Wilde, as Uta, is wonderful in her ability to keep her motives hidden, as she traverses the slippery slope between, perhaps, romancing her way to the top, or becoming a dutiful actress, willing to learn and observe.  You can see her thinking, considering choices as she navigates her course.  Harder and Lucht portray the siblings of this famous couple, convincingly showing us the ups and downs of reaping the gains f the trip, but constantly riding in the back seat.

The set, by Larry Larsen, is open, allowing the actors plenty of room to emote and is versatile, as it magically changes from an exterior to interior by the second act.  A beauty.  This is a winning example of what the future may hold for ART under the reins of the capable director, Mr. Rodriguez.  Bravo!

I recommend this production.  If you do choose to go see it, please tell them Dennis sent you.

Sunday, April 21, 2013

Tarzan—New Hope Christian College—Eugene, OR

The Once & Future Tarzan

This musical, based on the animated Disney film, will play through April 28th.  It is written by David Henry Hwang and music/lyrics by Phil Collins.  The production is directed by Cindy Kenny, choreographed by Jennifer Knight Dills and musical direction by Stephen Kenny.  The school is located at 1790 Chamelton St. in Eugene.  Go to for further information.

The story is adapted from Edgar Rice Burroughs’s Tarzan of the Apes.  Burroughs was, along with Verne and Wells, one of the great adventure writers of the past century.  A number of films have been made on this character and it was finally adapted to an animated musical by the Disney team.  They, in turn, developed it for the stage, along with Mr. Collins and Mr. Hwang.  And now it arrives in Oregon, with six new songs added.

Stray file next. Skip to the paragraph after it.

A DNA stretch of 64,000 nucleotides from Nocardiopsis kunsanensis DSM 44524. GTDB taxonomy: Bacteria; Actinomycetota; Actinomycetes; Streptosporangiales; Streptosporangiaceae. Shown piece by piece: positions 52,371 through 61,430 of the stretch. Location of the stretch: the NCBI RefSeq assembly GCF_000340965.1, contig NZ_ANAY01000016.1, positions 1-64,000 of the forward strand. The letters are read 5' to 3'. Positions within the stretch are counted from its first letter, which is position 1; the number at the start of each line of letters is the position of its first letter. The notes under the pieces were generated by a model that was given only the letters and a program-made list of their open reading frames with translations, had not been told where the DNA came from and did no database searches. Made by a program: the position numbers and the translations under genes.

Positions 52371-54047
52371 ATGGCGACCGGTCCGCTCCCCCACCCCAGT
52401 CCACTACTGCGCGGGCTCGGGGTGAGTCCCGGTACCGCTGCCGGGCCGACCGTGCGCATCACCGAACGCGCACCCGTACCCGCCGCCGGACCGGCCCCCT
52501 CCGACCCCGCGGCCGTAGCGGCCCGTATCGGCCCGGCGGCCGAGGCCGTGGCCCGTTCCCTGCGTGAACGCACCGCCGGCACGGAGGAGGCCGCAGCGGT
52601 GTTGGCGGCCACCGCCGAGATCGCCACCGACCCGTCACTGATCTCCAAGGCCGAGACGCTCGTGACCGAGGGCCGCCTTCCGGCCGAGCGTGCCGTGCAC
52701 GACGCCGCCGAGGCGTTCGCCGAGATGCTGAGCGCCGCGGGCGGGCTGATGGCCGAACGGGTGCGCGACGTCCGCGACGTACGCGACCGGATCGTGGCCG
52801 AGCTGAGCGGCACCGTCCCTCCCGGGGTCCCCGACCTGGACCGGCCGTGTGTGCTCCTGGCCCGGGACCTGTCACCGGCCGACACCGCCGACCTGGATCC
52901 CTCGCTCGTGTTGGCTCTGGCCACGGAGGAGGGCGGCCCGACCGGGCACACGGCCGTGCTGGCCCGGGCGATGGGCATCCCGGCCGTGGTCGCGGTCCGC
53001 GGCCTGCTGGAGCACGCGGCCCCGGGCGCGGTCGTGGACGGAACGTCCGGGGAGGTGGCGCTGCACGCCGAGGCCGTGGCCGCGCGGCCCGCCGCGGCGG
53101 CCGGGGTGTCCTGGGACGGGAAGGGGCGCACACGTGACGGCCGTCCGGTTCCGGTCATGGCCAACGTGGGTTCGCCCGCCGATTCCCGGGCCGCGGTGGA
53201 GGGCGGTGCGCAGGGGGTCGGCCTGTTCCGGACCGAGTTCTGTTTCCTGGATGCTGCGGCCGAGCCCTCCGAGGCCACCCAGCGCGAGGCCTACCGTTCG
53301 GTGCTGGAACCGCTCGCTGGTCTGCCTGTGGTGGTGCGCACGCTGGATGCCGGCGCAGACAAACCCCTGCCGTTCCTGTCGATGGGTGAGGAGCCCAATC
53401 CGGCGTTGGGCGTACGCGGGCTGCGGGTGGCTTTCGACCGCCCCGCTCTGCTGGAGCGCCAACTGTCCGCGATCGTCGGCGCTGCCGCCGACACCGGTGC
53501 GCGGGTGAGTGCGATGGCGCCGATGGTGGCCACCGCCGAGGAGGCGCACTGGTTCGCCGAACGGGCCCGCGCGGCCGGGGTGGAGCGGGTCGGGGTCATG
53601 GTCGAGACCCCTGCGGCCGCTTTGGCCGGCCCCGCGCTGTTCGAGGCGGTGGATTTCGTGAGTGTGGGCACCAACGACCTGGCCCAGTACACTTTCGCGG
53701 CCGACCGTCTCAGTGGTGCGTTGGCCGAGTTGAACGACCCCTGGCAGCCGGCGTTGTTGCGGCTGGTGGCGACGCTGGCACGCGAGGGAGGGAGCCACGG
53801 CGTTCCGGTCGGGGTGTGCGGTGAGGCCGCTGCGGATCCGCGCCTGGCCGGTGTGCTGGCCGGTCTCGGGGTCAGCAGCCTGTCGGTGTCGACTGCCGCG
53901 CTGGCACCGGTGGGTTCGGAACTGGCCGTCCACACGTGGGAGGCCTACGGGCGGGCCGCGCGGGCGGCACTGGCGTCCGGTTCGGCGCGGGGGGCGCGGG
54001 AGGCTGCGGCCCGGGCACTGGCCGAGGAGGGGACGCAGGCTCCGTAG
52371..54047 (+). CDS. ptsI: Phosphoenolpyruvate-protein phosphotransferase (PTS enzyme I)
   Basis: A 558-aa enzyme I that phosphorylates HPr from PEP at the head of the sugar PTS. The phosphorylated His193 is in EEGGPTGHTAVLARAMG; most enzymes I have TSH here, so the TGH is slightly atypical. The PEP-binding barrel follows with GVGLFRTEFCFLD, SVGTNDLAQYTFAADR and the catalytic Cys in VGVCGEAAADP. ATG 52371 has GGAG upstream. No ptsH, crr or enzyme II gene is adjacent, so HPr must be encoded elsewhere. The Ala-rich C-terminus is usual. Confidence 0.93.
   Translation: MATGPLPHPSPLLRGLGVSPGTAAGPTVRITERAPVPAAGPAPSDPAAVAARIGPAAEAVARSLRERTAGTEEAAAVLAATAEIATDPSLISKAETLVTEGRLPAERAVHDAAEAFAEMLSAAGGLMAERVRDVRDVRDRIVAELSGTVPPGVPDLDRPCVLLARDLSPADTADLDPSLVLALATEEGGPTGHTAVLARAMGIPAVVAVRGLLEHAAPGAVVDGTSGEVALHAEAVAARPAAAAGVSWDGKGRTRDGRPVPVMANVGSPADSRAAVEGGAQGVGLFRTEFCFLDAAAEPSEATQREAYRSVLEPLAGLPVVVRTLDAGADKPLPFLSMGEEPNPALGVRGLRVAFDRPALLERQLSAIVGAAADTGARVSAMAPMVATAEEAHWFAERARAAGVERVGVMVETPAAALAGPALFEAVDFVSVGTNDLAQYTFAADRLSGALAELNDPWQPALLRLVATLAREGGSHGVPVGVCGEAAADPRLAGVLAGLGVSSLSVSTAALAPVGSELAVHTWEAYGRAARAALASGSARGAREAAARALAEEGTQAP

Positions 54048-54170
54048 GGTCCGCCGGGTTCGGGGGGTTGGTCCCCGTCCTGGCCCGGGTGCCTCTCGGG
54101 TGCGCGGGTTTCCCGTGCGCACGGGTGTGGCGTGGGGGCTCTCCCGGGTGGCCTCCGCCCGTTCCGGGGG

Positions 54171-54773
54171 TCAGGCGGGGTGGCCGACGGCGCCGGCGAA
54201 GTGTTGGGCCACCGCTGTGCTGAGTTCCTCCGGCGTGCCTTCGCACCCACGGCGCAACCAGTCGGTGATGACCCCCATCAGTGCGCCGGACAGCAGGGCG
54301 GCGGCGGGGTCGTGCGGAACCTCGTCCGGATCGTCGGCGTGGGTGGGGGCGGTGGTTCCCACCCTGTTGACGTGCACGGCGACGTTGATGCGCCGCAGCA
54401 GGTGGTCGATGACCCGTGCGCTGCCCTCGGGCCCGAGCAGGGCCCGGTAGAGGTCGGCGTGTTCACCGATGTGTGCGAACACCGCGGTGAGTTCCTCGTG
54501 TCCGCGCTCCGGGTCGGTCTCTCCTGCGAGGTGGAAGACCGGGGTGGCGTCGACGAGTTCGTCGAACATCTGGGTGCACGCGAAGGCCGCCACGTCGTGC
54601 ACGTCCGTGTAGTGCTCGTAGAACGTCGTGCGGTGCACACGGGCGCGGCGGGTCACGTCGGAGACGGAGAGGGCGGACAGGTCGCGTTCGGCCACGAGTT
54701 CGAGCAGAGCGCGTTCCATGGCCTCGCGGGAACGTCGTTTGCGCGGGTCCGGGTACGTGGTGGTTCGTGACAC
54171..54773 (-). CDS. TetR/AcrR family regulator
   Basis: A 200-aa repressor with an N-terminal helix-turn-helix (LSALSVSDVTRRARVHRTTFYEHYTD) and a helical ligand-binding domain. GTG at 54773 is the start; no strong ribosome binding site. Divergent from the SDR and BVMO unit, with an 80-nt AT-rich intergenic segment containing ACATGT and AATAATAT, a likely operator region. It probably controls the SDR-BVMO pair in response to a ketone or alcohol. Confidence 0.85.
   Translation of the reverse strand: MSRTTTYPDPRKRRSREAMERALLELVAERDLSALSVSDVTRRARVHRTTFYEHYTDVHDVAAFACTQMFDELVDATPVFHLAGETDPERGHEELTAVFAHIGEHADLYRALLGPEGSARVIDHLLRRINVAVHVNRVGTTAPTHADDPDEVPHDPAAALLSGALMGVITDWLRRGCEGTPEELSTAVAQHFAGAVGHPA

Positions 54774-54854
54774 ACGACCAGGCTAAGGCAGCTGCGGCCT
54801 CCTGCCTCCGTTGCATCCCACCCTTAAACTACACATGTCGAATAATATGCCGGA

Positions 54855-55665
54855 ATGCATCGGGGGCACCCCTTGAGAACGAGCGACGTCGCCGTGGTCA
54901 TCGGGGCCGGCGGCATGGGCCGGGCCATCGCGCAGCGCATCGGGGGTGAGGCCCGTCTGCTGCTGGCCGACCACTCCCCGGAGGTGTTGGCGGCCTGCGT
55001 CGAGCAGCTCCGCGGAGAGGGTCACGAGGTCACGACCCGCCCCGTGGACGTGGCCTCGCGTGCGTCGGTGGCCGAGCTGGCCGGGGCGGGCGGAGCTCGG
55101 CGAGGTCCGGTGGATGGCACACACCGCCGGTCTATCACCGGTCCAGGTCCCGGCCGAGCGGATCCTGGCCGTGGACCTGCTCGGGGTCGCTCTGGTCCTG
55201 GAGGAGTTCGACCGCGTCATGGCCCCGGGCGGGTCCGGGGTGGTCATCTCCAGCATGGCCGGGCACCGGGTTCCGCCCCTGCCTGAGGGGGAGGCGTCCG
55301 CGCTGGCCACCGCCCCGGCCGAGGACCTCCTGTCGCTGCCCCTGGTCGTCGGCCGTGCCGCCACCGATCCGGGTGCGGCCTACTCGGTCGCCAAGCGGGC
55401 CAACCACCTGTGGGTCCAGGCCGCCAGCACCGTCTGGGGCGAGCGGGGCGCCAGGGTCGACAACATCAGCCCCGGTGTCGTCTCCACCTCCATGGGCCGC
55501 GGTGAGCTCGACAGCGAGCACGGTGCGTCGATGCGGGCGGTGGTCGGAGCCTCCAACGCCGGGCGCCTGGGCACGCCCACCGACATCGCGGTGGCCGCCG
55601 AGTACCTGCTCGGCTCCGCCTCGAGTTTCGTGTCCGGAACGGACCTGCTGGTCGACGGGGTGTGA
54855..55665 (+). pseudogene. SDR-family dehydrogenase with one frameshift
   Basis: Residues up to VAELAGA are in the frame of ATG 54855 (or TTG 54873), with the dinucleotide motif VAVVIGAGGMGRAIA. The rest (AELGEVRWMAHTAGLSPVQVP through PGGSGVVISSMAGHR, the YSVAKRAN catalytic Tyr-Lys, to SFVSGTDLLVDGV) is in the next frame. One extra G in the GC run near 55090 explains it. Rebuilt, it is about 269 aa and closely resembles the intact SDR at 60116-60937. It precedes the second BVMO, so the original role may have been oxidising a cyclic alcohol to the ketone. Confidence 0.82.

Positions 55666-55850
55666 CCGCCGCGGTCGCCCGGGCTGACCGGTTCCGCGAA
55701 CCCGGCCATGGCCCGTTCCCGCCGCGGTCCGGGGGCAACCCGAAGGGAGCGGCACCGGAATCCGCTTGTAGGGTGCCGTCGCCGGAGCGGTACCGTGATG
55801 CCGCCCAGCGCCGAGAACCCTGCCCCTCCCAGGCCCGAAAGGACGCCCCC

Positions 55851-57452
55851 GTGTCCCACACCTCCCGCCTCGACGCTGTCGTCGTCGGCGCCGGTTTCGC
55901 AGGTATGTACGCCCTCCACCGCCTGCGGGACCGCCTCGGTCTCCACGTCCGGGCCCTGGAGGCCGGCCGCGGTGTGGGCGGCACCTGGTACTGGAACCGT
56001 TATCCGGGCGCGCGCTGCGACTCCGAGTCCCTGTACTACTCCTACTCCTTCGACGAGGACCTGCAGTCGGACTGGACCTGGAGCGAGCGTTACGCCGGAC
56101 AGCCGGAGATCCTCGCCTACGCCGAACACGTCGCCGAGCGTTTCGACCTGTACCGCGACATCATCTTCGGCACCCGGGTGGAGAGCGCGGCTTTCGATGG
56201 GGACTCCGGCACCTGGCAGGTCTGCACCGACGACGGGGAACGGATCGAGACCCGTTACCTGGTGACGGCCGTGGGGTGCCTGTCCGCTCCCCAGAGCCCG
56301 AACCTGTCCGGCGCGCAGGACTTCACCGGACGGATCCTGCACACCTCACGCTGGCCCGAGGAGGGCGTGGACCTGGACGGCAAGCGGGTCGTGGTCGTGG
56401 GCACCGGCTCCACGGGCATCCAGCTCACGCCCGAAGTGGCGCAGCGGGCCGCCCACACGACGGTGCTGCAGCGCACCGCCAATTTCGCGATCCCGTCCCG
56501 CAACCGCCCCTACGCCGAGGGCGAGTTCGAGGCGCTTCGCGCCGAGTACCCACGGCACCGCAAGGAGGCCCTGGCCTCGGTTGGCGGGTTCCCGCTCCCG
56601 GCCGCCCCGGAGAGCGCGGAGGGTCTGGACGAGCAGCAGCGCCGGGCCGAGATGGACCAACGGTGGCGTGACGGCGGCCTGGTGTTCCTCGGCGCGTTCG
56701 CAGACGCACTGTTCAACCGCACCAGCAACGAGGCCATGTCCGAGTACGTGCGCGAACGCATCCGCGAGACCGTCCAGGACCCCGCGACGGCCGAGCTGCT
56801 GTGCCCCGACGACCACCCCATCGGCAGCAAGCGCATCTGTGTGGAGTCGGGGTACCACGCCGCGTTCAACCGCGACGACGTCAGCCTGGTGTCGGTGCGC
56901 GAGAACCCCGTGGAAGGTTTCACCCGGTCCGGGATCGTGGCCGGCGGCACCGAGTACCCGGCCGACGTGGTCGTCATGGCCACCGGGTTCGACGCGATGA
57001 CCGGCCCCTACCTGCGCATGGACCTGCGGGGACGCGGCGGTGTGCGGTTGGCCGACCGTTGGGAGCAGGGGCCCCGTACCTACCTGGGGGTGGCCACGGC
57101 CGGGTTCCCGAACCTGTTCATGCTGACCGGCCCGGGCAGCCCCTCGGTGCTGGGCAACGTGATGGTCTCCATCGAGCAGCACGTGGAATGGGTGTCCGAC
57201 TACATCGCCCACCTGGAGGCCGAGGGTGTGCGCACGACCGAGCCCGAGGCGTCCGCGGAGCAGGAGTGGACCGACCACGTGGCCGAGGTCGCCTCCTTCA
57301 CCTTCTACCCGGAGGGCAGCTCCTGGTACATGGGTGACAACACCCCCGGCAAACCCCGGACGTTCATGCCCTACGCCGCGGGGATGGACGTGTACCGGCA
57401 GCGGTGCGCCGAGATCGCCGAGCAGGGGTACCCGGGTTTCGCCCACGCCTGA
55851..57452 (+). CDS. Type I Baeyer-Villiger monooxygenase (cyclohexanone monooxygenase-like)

For all you tecko-geeks, twitter-tweeters and those who follow the all-knowing Lord, Facebook, you are probably not going to like one of the themes of this show.  That flora and fauna do have something valuable to offer mankind and that maybe a life in Nature’s Wonderland is superior to an existence in a Concrete Jungle.  And, coupled with Love, it is an unbeatable combination.

After a shipwreck, Tarzan’s parents escape to the safety of the jungle, only to be killed by a leopard.  But the Boy Tarzan (Issac Sutherland) is rescued and raised by a kindly mother ape, Kala (Natalie Pruett), who is shunned by her mate, Kerchak (Jacob Thiessen) for this, because the boy is not one of them.  He slowly learns their ways and language with the help of Kala and a goofy friend, Terk (Chris Kiriakos).

But the modern world will force its ugly head upon them in the guises of a kindly, English Professor, Porter (Larry Kenton) and his lovely daughter, Jane (Christina Brown—featured in TV’s High School Musical:  Get in the Picture).  Of course, relative peace will not continue, as another god of the modern world, greed, comes calling.  Clayton (Zach Ropp), the guide of the expedition, sees a way to make money with kidnapping some apes and, perhaps, the ape-man himself, Tarzan (Issac Frank).

After promising to “reform” and become a “proper” Englishman, tragedy strikes and Tarzan is left in charge of the ape tribe.  But True Love has a way of working its magic, so that things can take their natural course.  Burroughs’s story is a lot more complicated than this, but the musical does hit the highlights.

For the most part, the songs/music keeps the story flowing forward.  Only during the butterfly dance number, beautifully rendered by the Hosanna Dance Studio Dancers, does the story take a slight pause.  The songs are all part of the story, taking on an almost operatic quality in storytelling at times.  Some of my song favorites were Who Better Than Me, with the Boy Tarzan and Terk; You’ll be in my Heart, Kala; Son of Man, Tarzan & apes; and the show-stopping, For the First Time, Jane and Tarzan, beautifully sung by both of them.

And one cannot ignore, one of the highlights of the evening, the Ape Dancers, so good that they all deserved to be named:  Brianna Cruz, Millie Freeman, Jasmyn Kahawai, Nora Mercier, Amanda Prussak, Liz Strang, Lauren Talamantez, Signe Tapert, Brittany Torricer, and Rachel Ure.  And one has to give supreme credit for them to the Choreographer, Ms. Dills!  They lit up the show every time they appeared.